Our second online meeting, ‘Dynamic Cell IV’, held jointly with the British Society for Cell Biology, will take place on 14–19 March 2021. Delegates will hear from over 20 invited speakers and 20 oral communications across five afternoons. For more details, please see our website: bit.ly/Dynamic-Cell-IV. Registration is open now!
Our digital events have reached over 8000 people from 85 countries so far, a larger and wider audience than normal. As well as being accessible and affordable, they have enabled us to continue to meet the Society’s goals of promoting and sharing knowledge, supporting career development and lifelong learning in the process. Look out for our forthcoming events at www.biochemistry.org/events.
The solutions to the crossword featured in the October 2020 issue are: Across. 4. Uveitis, 6. Isomer, 9. Retina, 11. Cataract, 13. Myopia, 14. Meniscus, 15. Eye, 16. Ocular, 17. Optical, 19. Sclera, 22. Glaucoma, 23. Fundus.
Down. 1. Astigmatism, 2. Vision, 3. Dioptre, 5. Light, 7. Retinol, 8. Cornea, 10. Aging, 11. Cone, 12. Aqueous, 18. Limbus, 20. Lens, 21. Rod.
Congratulations to the winner of the October Competition:
Aurélie Chabrun, Charnwood Molecular Ltd., UK.
The missing word from the October issue’s competition was GANGLION. Aurélie received a a selection of spooky glow-in-the-dark goodies.
By Benoît Leblanc (https://peopleinwhitecoats.blogspot.com/)
14–19 March 2021, online
The Dynamic Cell series is an inclusive cell biology meeting organized jointly by the Biochemical Society and the British Society of Cell Biology. The scientific remit of this conference is broad, but with a focus on cell dynamics that is intended to stimulate novel collaborative approaches and the application of new technologies to established fields. The programme for Dynamic Cell IV will explore cross-kingdom cell biology. This online meeting will bring together researchers using dynamic methods to interrogate cellular behaviour and there will be dedicated sessions covering Cell Division: Mitosis and Meiosis; Cell Migration; Cytoskeletal Dynamics in Cells and Tissues; Cellular Transport and Trafficking; and New Technologies for Imaging and Probing Cell Function.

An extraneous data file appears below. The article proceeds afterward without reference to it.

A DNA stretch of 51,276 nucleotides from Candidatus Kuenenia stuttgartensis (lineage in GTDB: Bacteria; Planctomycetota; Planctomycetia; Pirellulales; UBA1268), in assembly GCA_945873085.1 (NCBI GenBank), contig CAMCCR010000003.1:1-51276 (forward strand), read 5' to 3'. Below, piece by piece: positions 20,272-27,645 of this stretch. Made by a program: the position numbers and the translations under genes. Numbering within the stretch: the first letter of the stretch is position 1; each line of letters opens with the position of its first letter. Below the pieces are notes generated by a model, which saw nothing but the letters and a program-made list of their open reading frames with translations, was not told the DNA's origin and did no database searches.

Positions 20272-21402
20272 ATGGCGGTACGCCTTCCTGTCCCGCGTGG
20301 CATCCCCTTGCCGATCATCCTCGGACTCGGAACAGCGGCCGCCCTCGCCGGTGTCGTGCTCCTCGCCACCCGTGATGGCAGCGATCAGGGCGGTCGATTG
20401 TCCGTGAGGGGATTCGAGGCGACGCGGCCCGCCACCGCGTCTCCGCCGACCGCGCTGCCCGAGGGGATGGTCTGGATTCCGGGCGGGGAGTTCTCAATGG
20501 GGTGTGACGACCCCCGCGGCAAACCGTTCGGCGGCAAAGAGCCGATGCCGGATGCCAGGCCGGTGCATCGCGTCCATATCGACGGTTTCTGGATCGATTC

22 March 2021, online
This online course aims to support researchers at any career stage to learn the core skills which underlie the application of Python to complex, real-world research problems. ‘Practical Python for beginners: a Biochemist’s guide’ was developed by an experienced team of Python trainers and early career researchers with first-hand experience of learning Python for biochemical problems, based at the University of York. Learners have the opportunity to interact with each other and the course trainers. No previous coding experience is required.
27–28 May 2021, online
This two-day online event, run in collaboration with the Federation of European Biochemical Societies, is aimed at anyone teaching in higher education in the molecular biosciences, from early career lecturers to established professors. The course aims to share best practice and novel ideas with higher educators for equipping students with the skills they need to succeed in their careers. The event will comprise lectures, group discussions and poster presentations from attendees and is supported by Heads of University Biosciences.